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Cook column: Bridge debate takes its toll

Guess what happens when you turn a bridge replacement project over to a turnpike authority to study? The authority recommends making it a turnpike, of course ó a bridge with a toll.
That’s no surprise. North Carolina Turnpike Authority leaders announced nearly a year ago that the Interstate 85 bridge over the Yadkin River was indeed a lucrative place for a toll. It would pay for the new bridge within 40 years.
But here’s the shocker from the transportation summit held here last week. Local and state leaders have only until midsummer to decide whether tolls are the way to finance the new Yadkin River bridge. If that deadline goes by without action, the bridge’s replacement will be delayed yet another year.
The bridge might be ready by 2012-13, if everything falls into place this summer. The clock is ticking.
The last time the bridge replacement missed a deadline, it suddenly went from a fully funded state project to one for which the Department had no money, and the price more than doubled, from $175 million to $391 million. If we miss the summer 2008 deadline, what happens next? Will we have to build an $880 million bridge with our own hands? Sell pavers bearing donors’ names?
But ranting is useless, as is rehashing the reason we missed the first deadline ó a study to determine if the project would disturb a site of historic significance. (It won’t.) That’s all water under the interstate bridge now, long gone and no longer relevant.
But the fact that a new, toll-less bridge was within our grasp just a few years ago makes the toll all the harder to swallow now. Tolls anywhere are annoying; tolls on a bridge that had full funding are infuriating.
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Motorists have been forcing down distasteful tolls with increasing frequency in the United States, thanks to Uncle Sam. Want federal funds for your new highway or bridge? Charge motorists a toll, and you could have a deal.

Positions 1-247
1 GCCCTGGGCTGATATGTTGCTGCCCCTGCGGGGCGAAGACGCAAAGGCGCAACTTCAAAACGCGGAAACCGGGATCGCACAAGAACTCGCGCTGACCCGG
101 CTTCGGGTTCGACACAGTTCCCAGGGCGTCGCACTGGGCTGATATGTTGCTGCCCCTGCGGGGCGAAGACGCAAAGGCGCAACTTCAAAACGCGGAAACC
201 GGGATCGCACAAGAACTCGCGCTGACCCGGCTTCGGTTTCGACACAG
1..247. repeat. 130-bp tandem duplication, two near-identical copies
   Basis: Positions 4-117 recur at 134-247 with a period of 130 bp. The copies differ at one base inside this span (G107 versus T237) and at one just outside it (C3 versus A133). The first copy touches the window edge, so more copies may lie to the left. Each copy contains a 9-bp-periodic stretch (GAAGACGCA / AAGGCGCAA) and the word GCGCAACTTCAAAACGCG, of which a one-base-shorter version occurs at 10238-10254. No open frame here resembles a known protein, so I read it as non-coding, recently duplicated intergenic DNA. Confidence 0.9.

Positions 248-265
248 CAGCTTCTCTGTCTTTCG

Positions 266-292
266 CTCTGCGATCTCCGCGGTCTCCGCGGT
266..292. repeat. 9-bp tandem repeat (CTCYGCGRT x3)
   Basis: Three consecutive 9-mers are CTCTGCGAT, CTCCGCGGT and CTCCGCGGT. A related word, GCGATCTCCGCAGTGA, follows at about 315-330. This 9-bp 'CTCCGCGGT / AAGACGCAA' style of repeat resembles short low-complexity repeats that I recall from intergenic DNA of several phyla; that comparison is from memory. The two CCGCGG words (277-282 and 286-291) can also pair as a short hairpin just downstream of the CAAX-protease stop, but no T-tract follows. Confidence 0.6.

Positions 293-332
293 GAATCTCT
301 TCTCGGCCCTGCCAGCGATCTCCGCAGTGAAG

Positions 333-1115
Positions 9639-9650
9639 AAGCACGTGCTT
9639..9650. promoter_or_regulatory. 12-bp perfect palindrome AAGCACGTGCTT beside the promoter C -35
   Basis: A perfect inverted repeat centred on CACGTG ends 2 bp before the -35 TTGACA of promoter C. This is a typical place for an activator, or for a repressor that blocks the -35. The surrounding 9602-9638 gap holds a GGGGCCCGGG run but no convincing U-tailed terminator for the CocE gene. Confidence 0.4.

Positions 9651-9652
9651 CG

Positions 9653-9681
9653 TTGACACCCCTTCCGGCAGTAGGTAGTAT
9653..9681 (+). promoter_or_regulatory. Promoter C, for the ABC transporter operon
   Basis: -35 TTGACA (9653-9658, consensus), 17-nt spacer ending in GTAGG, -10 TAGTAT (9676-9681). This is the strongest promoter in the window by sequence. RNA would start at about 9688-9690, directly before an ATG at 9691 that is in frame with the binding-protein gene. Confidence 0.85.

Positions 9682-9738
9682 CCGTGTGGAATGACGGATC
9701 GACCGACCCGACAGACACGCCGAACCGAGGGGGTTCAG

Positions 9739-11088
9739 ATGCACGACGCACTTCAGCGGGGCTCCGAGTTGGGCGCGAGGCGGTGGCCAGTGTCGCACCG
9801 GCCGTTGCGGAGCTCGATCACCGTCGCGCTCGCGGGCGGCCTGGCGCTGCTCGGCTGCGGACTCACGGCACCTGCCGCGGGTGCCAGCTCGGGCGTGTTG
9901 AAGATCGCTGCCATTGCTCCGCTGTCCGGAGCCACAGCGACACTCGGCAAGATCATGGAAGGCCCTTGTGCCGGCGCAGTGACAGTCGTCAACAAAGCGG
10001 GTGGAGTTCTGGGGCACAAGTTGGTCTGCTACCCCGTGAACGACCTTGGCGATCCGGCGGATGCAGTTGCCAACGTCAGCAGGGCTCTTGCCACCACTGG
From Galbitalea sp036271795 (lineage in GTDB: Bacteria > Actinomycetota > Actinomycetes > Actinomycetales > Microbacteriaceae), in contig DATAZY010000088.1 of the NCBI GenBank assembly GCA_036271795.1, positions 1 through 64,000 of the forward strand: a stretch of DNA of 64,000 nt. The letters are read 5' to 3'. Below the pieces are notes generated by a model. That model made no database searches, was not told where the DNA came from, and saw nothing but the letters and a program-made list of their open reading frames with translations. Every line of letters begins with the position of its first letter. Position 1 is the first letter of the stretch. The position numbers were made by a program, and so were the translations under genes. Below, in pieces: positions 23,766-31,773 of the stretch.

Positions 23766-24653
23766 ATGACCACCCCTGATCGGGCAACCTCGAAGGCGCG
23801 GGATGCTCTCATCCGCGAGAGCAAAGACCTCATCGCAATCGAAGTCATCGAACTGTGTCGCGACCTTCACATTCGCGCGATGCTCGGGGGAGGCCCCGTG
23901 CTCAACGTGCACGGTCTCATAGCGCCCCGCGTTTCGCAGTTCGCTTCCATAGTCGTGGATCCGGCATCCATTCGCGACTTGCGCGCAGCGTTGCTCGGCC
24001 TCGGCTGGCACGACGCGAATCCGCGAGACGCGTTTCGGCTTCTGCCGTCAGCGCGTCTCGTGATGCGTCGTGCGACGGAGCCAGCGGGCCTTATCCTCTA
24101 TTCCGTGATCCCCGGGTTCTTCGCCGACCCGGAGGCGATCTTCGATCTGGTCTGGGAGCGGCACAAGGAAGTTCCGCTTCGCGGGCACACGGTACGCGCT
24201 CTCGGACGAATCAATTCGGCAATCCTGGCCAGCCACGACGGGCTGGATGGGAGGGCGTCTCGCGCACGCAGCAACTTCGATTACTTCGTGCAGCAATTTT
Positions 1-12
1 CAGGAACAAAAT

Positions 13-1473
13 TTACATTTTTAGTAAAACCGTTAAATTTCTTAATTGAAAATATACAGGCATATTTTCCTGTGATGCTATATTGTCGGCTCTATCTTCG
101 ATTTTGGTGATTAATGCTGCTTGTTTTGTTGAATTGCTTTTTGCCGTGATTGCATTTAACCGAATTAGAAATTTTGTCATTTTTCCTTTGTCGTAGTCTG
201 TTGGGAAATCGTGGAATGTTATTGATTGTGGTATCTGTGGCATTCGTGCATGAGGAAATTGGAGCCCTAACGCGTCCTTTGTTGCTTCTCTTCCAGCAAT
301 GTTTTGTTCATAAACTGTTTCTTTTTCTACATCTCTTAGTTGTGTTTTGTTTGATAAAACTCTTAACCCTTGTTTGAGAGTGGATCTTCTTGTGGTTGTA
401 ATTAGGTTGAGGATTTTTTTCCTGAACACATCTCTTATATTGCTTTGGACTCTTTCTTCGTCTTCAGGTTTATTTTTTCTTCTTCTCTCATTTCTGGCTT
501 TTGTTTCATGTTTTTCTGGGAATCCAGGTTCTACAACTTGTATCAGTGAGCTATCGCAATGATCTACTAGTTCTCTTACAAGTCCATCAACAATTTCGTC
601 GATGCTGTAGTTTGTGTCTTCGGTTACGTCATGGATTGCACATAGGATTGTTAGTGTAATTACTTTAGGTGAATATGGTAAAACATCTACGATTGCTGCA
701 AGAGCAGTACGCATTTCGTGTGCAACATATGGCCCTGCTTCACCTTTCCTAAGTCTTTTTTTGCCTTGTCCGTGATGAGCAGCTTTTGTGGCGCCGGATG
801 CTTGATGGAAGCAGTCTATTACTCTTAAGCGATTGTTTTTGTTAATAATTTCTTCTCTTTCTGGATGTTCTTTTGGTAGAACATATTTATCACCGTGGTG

Some examples:
– In northern Kentucky, lawmakers are considering whether to use a toll to build a new Interstate 75/71 bridge over the Ohio River to Cincinnati, Ohio. Replacing the outmoded double-decker bridge is said to cost $3 billion. Federal and state officials are all for it, but locals are balking. They believe the federal government should pay in full.
– The U.S. secretary of transportation has offered New York City $354 million toward street improvements if it will implement “congestion pricing,” charging drivers fees to use busy Manhattan streets at peak hours. The legislature has until next month to decide.
– In Seattle, officials are debating whether to accept a $138.7 million federal grant to help relieve traffic congestion. The catch? They’d have to OK a toll on a $4 billion replacement bridge that’s in the works. Spanning Lake Washington, the “520 Bridge,” as locals call it, is the longest floating bridge in the world. It’s so outdated that officials have to close it when high winds blow through.
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The Seattle bridge situation sparked comments on the Post-Intelligencer’s Web site last August that represent the full spectrum of feeling on tolls.
A former resident tried to reassure his hometown that the toll system in Tulsa, Okla. ó “a little plastic box mounted on my window that subtracts money from a prepaid account every time I go past” ó was not so bad. “There are still freeways around but anything new going up is charged a toll,” he said.
Countless people protested the tolls as another way for government to dip into their pockets after already taxing them in the name of highways at the gasoline pump. That thinking prompted this posting:
“Get over it. Tolls aren’t just to pay for new roads, they are to influence behavior. Your polluting car effects (sic) everyone and congestion has a huge economic cost due to time wasted.”
Another opined:
“Tolls are the future of this region and of this country. Transit users pay every time they get on the bus or the ferry. It is time for road users to start paying their fair share.”
The best comment may have come from someone tagged “Wishin_I_Was_Fishin” ó “Tolls at every entry point into Washington (State): $1,000,000 for every person from California or New York, $1.00 for anyone else.”
But another person saw a dark plot in the federal government’s preference for toll roads and bridges that now photograph the license plate of every vehicle that passes by. “Couldn’t be for the same reasons they’re spying on all of our phone conversations, emails, etc. ó could it?”
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From this vantage point, a toll on the Yadkin River bridge looks more like surrender than subterfuge. The state Department of Transportation has presented this as the only choice for replacing an outdated bridge on a major interstate. The alternative is to do nothing and keep holding our breaths while thousands of vehicles squeeze through the bridge’s narrow lanes each day.
That is not acceptable.
A $1 or $2 toll won’t break most people’s budgets. We need this bridge more than we need change in our pockets. But it will break the final thread of faith in the state’s ability to manage highways.
How about a $1 million toll for every highway planner from Raleigh, and $1 for everyone else?
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Elizabeth Cook is editor of the Salisbury Post.

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